EDITORIAL: Slimline Shandwick beckons buyers

The latest news in the long running Shandwick saga is that the group is to shave pounds 2.5 million off its operating costs with the departure of Dermot McNulty, Colin Trusler and a number of, as yet unidentified, regional staff. This move to slim down its central operations - prompted by pressure from shareholders including the UK Active Value Fund - can only serve to make Britain’s largest PR firm a more attractive proposition to potential parents such as True North and Interpublic. At the same time the decision to promote its operational heads to the board, shows the group’s determination to cut bureaucratic fat. While only the latest chapter in this industry epic, this move represents the most serious step so far towards a real rationalisation of Shandwick’s brand and operations.

The latest news in the long running Shandwick saga is that the

group is to shave pounds 2.5 million off its operating costs with the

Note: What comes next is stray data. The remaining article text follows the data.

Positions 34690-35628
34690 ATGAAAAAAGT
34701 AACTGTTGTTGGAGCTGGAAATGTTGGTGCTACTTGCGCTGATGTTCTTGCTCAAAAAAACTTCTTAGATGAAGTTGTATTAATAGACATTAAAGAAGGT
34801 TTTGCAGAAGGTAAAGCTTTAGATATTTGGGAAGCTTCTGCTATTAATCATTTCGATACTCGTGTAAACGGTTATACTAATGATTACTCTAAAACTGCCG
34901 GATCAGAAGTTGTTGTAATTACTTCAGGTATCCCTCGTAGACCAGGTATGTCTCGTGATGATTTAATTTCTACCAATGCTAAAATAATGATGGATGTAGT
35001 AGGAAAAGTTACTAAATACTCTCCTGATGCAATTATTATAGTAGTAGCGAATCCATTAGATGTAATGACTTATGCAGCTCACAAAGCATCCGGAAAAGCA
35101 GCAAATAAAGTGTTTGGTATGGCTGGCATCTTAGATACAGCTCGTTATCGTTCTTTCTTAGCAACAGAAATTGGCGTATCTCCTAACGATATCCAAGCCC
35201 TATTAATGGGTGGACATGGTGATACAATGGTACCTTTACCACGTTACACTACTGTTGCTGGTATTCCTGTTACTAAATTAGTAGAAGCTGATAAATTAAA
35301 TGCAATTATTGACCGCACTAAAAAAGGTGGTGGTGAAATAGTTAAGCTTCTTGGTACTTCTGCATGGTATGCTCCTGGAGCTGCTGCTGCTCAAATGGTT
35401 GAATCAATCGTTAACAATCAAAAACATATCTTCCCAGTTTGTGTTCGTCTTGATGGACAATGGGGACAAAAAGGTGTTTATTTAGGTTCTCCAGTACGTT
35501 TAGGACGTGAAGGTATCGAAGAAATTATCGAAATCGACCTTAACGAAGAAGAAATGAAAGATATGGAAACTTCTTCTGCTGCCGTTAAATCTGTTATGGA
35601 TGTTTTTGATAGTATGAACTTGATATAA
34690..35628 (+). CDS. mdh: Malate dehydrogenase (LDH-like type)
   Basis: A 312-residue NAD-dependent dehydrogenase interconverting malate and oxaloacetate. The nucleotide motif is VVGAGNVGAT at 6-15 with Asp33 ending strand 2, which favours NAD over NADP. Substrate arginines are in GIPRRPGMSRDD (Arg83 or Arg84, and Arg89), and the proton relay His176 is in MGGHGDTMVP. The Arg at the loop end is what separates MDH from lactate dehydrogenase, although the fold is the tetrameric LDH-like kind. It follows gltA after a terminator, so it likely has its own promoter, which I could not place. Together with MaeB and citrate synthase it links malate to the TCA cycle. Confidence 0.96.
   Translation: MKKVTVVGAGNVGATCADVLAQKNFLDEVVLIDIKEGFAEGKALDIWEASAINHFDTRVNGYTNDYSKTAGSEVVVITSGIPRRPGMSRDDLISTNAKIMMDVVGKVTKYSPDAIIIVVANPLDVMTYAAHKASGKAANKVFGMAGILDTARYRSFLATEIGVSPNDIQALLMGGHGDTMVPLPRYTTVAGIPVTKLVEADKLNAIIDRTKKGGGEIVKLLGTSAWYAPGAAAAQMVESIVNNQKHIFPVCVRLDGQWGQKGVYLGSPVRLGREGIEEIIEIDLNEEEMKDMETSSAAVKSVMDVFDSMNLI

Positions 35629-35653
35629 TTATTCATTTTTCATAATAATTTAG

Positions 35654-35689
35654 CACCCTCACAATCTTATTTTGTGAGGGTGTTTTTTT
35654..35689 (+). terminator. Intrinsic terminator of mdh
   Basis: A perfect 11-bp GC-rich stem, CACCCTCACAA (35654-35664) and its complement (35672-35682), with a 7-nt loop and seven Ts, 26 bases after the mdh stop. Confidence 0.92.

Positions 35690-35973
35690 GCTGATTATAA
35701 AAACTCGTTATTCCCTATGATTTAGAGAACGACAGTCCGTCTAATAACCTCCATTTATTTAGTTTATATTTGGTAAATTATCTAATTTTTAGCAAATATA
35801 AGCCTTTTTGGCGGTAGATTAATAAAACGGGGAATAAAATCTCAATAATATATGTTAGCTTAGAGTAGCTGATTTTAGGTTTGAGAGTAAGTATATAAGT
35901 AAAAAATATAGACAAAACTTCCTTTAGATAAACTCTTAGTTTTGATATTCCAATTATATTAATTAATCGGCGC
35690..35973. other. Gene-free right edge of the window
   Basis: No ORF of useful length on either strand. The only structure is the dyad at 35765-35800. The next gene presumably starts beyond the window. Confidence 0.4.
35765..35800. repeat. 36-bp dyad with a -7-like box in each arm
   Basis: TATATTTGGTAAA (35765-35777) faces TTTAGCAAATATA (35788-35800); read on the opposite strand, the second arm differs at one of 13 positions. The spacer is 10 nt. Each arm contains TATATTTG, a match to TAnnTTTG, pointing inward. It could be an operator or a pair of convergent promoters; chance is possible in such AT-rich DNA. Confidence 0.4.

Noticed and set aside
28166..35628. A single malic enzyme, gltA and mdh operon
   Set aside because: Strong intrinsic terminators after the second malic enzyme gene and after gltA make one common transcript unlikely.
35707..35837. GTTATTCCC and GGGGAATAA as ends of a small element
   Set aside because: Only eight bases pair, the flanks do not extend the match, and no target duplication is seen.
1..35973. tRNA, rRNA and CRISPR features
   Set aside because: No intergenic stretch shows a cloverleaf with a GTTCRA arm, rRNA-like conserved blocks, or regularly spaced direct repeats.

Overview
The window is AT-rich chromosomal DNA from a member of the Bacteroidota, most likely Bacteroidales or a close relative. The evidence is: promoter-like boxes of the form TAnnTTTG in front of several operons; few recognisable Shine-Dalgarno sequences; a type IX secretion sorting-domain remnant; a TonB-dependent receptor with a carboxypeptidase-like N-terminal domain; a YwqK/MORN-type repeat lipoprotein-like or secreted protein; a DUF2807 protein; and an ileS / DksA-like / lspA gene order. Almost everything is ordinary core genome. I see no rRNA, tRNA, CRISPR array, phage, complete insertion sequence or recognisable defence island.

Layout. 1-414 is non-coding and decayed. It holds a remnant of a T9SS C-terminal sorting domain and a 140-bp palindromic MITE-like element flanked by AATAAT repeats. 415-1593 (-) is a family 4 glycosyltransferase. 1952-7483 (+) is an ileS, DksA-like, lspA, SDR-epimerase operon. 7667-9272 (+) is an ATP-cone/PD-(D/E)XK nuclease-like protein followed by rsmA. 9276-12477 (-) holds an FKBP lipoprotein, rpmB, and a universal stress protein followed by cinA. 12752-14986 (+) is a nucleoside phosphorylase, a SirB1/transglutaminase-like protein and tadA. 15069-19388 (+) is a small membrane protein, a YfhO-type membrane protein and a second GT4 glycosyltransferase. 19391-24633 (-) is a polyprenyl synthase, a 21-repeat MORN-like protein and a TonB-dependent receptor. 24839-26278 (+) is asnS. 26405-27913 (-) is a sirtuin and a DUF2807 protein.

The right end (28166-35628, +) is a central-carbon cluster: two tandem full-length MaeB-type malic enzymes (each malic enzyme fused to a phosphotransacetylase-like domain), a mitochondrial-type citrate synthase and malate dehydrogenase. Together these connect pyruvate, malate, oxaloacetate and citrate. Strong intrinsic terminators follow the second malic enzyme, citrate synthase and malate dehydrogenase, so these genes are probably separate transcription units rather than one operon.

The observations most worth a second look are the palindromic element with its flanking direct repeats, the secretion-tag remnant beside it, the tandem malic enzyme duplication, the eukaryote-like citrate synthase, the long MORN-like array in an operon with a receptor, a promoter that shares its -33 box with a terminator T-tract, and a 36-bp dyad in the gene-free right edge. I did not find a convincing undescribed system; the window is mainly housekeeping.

departure of Dermot McNulty, Colin Trusler and a number of, as yet

unidentified, regional staff. This move to slim down its central

operations - prompted by pressure from shareholders including the UK

Active Value Fund - can only serve to make Britain’s largest PR firm a

more attractive proposition to potential parents such as True North and

Interpublic. At the same time the decision to promote its operational

heads to the board, shows the group’s determination to cut bureaucratic

fat. While only the latest chapter in this industry epic, this move

represents the most serious step so far towards a real rationalisation

of Shandwick’s brand and operations.



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